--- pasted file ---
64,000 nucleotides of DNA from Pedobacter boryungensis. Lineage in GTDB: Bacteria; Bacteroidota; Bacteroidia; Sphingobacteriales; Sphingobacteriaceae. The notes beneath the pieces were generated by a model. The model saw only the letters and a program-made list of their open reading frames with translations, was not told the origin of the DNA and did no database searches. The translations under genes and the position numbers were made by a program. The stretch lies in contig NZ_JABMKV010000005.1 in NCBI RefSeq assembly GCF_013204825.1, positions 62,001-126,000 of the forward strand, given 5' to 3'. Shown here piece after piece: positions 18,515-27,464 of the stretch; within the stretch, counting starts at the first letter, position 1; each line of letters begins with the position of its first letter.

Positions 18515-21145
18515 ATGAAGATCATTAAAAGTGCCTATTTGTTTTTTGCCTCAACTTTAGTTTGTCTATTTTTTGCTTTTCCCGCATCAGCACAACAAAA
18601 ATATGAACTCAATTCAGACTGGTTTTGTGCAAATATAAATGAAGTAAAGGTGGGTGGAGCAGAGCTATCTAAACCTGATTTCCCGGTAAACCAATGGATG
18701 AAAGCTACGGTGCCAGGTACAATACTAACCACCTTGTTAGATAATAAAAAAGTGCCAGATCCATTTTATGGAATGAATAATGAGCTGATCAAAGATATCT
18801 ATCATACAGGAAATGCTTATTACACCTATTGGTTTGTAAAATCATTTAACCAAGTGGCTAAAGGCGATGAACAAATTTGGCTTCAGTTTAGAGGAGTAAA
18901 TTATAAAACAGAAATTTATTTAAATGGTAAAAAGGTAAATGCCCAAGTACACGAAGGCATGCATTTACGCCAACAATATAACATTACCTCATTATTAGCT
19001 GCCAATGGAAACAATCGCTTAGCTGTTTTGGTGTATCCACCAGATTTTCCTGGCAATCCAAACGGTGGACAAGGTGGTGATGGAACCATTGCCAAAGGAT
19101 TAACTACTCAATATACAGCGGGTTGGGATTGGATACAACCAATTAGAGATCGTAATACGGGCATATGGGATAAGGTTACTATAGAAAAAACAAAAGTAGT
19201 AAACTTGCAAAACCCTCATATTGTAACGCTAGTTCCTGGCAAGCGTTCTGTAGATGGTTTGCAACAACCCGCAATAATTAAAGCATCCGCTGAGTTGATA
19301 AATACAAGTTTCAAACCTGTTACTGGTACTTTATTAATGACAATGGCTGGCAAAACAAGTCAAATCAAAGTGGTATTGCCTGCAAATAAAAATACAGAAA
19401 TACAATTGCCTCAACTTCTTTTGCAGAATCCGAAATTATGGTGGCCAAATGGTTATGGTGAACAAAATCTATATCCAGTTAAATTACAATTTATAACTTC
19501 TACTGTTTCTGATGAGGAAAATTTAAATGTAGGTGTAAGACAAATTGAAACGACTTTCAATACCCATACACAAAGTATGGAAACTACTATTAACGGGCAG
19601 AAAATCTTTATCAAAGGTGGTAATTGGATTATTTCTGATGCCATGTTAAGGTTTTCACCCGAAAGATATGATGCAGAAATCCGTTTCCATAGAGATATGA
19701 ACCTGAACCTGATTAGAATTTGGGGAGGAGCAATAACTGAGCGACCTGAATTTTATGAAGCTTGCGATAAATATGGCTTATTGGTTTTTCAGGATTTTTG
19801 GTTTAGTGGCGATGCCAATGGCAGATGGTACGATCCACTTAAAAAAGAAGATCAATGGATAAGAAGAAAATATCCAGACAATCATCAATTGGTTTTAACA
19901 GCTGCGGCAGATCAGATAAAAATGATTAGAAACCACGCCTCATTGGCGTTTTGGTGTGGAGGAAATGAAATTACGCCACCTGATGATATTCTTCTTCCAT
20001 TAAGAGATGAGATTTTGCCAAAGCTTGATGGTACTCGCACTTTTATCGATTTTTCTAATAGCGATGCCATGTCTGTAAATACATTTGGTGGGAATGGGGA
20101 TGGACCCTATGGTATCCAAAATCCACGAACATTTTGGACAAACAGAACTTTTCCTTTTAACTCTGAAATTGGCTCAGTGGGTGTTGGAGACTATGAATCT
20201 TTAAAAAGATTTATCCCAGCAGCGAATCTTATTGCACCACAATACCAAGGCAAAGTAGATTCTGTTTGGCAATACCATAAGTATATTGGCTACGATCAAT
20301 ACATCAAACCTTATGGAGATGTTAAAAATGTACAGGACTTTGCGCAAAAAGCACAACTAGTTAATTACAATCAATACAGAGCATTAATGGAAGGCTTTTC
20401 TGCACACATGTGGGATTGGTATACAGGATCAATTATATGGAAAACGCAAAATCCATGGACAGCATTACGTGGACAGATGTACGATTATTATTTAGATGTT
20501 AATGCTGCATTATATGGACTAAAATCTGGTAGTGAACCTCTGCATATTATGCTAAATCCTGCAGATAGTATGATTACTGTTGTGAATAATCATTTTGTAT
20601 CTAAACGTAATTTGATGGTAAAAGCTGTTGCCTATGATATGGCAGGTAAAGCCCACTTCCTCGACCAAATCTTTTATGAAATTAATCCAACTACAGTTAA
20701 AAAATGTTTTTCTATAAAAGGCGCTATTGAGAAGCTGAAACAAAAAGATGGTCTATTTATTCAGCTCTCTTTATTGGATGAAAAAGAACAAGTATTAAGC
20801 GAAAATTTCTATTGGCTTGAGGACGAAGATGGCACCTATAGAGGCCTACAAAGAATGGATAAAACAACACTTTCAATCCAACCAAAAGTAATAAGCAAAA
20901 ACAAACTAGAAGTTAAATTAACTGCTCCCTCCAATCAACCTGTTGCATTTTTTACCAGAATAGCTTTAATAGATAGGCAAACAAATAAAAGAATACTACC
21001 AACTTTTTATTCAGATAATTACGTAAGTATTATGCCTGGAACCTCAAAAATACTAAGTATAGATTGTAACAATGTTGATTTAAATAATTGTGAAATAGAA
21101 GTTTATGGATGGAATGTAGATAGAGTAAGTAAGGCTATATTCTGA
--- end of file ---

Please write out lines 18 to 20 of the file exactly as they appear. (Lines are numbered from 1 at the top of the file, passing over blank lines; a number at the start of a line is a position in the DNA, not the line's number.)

20001 TAAGAGATGAGATTTTGCCAAAGCTTGATGGTACTCGCACTTTTATCGATTTTTCTAATAGCGATGCCATGTCTGTAAATACATTTGGTGGGAATGGGGA
20101 TGGACCCTATGGTATCCAAAATCCACGAACATTTTGGACAAACAGAACTTTTCCTTTTAACTCTGAAATTGGCTCAGTGGGTGTTGGAGACTATGAATCT
20201 TTAAAAAGATTTATCCCAGCAGCGAATCTTATTGCACCACAATACCAAGGCAAAGTAGATTCTGTTTGGCAATACCATAAGTATATTGGCTACGATCAAT